I am grateful to be here, with you, to convey my condolences and the condolences of the Nation for the sudden and grievous loss you suffered on September 11th of last year.
Those we honor today died here at home -- not on a faraway battlefield. They died within view of this cemetery.
Yet they did die on a battlefield – and that battlefield tells us a great deal about the war we are in – the first war of the 21st Century.
Their attackers said they died because they were Americans.
Put another way: They died because they were part of a nation that believes in freedom. They died because they lived according to a generous creed of "life, liberty and the pursuit of happiness" - and not the twisted views of those who use a noble religion to try to mask their will to power.
We also know that those we honor here today died because of an institution that is a symbol of this generous creed and way of life. A symbol of military power, to be sure, but of power used to right wrong, to do good, to help achieve a more perfect day when nations might live in peace.
But until that time comes, the events of Sept 11th remind us that the forces of freedom are locked in a new type of struggle with those who oppose all that our freedom represents. As President Bush stated, our task is to provide the response to aggression and terror, to lift the dark threat of violence from our people and our future.
We have no other choice—the advance of human freedom now depends on it.
While there is nothing any of us can do to bring those loved ones back, we can celebrate who they were, how they lived their lives, and remember how their lives were lost - in a struggle dedicated to the eternal truth of freedom and the human spirit.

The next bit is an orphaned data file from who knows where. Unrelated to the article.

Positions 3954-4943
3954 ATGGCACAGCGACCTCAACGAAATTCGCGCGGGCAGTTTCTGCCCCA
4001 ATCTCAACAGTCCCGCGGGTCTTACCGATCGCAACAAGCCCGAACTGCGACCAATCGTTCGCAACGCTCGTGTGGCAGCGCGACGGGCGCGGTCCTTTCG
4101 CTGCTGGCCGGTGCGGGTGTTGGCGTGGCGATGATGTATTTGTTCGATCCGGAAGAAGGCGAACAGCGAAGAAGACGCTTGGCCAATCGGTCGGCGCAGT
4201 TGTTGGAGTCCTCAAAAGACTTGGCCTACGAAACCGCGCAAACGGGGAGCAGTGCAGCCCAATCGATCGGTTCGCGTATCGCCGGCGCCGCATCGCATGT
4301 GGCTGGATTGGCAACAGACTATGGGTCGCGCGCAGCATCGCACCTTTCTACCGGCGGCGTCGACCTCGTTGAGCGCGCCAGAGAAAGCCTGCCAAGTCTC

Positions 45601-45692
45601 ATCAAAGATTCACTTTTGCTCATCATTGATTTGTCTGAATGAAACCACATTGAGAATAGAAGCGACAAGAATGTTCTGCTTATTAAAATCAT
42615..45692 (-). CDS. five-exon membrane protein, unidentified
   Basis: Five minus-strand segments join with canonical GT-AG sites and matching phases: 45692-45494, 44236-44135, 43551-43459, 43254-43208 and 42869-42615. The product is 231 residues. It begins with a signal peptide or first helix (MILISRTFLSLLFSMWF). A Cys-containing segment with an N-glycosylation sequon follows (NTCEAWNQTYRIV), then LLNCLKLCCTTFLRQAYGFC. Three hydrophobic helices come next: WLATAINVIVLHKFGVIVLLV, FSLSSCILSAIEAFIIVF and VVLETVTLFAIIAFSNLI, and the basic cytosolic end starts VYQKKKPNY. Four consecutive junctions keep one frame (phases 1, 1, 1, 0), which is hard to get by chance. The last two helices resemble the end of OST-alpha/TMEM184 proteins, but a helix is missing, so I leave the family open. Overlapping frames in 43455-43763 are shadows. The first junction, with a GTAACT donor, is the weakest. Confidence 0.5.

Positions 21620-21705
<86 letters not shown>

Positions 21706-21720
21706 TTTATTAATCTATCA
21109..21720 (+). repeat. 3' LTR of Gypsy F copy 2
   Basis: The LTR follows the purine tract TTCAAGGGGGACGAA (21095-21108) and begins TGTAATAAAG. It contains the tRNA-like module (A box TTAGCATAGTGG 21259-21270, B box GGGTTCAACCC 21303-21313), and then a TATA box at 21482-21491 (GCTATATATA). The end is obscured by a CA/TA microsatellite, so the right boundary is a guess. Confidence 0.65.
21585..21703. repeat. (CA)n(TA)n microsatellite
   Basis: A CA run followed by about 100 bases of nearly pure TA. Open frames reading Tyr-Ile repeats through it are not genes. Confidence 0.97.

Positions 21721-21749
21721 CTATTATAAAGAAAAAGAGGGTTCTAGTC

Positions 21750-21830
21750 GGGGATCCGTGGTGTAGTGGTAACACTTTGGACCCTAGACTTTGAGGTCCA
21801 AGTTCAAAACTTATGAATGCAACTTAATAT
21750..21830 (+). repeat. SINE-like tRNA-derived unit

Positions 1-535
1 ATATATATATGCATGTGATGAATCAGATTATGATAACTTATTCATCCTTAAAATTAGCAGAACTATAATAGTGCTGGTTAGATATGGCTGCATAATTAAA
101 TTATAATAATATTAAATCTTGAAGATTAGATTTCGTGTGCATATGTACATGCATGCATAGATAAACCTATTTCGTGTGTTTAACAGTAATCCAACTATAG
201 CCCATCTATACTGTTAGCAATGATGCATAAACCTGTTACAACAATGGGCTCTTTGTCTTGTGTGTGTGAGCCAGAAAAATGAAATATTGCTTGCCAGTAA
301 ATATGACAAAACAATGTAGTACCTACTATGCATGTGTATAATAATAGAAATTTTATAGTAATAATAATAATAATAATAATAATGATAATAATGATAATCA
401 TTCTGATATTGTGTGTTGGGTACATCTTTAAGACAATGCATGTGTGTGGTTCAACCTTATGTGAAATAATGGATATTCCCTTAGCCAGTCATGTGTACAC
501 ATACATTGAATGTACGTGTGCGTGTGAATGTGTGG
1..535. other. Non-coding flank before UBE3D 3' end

All this is important to remember. But those of you here today, who have lost loved ones, know that sometimes this too is hard.
When this ceremony is over, you may look again at the memorial, note the names that are special to you, take a final moment - have a last word, or look, or prayer. Then turn and leave this place, feeling again the emptiness, thinking again of a "tomorrow and tomorrow and tomorrow" of an irreplaceable, seemingly endless loss.
And you might say again, what so many times this year you may have said to yourselves… that we can be grateful for the time we had with them, that we must trust in a loving God who holds them close and affords them now the greatest of peace and joy.
You might say to yourselves they would have wanted us to remember that life goes on, and that we must live each day for them, as for ourselves. You may remind yourselves that the memories, so hurtful now, will one day turn beautiful and bring solace and comfort.
All this is hard. But all this is true.
Your grief is great. Your love is stronger.
A love seen so many times this last year. A love of who they were -- your family members and friends; and, yes, your fellow-Americans.
Everywhere I have gone the families of those we honor and remember today have said, "Do not forget." The President and the American people and our young men and women in uniform have heard you.
And so, today, we honor the 184 patriots who died at the Pentagon last September 11th. We remember, with special love, the five whose remains were not recovered, and their families and friends who were denied the peace that comes with placing loved ones in their final place of rest.
This day these five join the unknown of wars past, even as we pursue the war that is still unfolding.
Known and unknown, those resting here were bound in brotherhood by their heritage.
Soldier and civilian alike, they were dedicated to the cause of freedom.
Young and old, their lives -- and their deaths -- gave birth to a new pride and patriotism that has rekindled the flame of freedom across our land.
They will be remembered. We will not forget.
Know that your country shares your sorrow; mourns your loss, and prays that God will comfort you.
May God grant them, and you, his loving peace.